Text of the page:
U.S. Economy Created 379K Jobs, Mostly Service Sector, But Black Unemployment Still High At 9.9% And Rising
The U.S. unemployment rate has fallen for everyone except Black people, according to the first full monthly employment report under President Joe Biden.
Black unemployment rose to 9.9 percent in February, the highest among all race groups tracked, while the overall U.S. jobless rate fell to 6.2 percent, Bloomberg reported. White, Hispanic and Asian American workers saw declines, the Labor Department said Friday.
The U.S. economy added 379,000 jobs in February, showing signs of recovery, NBC reported.
“The elevated Black unemployment rate is a concern for the overall economy,” said Daniel Zhao, senior economist at Glassdoor, in a Wall Street Journal report. “Historically, we know Black workers tend to be the first fired and last hired.”
The economic gains don’t tell the story of people who have been unable to work because of health, child care obligations, and lost jobs in sectors devastated by the pandemic.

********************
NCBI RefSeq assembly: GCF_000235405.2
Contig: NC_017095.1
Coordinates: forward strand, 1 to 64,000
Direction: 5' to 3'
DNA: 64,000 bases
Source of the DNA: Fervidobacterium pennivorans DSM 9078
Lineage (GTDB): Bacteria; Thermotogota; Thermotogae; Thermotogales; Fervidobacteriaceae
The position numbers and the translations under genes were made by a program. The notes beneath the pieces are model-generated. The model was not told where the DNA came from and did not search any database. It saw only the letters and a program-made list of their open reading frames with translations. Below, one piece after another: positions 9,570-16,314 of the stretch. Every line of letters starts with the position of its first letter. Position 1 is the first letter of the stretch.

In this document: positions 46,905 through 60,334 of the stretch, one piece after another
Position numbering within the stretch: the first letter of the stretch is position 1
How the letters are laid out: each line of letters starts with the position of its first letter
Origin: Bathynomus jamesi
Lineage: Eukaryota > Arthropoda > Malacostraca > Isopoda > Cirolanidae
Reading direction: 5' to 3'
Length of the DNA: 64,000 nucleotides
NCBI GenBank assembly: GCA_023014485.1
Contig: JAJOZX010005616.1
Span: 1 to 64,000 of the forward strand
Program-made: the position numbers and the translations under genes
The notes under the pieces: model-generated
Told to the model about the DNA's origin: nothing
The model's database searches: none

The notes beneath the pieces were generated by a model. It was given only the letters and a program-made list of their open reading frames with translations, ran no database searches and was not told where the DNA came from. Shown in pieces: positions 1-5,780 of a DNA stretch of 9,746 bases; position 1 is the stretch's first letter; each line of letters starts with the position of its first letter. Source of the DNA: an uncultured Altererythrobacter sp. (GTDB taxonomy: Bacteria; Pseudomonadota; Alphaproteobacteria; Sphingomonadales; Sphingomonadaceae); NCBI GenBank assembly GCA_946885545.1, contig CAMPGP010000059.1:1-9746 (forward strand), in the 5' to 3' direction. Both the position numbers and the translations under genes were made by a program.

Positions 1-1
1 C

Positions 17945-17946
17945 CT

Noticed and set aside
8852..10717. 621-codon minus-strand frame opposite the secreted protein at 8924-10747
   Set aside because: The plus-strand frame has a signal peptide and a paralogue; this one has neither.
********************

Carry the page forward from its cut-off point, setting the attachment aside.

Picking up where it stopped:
“The unemployment rate itself is a bad descriptor of the current labor market conditions,” said Andrew Stettner, senior fellow at the Century Foundation.
Nearly 60 percent of jobs lost since the onset of covid-19 have been recovered, but labor force participation rate shows another story, according to Dan North, chief economist at Euler Hermes. “When you go and look at the participation rate … it is slower,” he said.
Covid-19 devastated service industries and low-paying jobs such as travel, dining, entertainment and retail. College-educated people lost proportionately fewer jobs and regained more of them. Lower-paid, lower-educated workers were left behind.
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Federal Reserve Chairman Jerome Powell said in February that the real unemployment rate is closer to 10 percent, and labor force participation rate — which was 63.4 percent in February 2020, when unemployment was 3.5 percent — reflects that.
“My guess is we won’t see that again until late 2022,” said Bob Phillips, co-founder of Spectrum Management Group.
About 40 percent of U.S. jobless — about 4 million people — are classified as long-term unemployed. They have been out of work for 27 weeks or longer. “History shows they’ll never make up for this time because they’ll never make up for the lost skill sets they haven’t acquired by working,” Phillips said.
It took nearly 10 years after the last economic recovery began in 2009, for the unemployment rate gap to narrow between Black and white workers.
Early this year, job openings on the internet had returned to pre-pandemic levels, indicating building demand for labor, WSJ reported.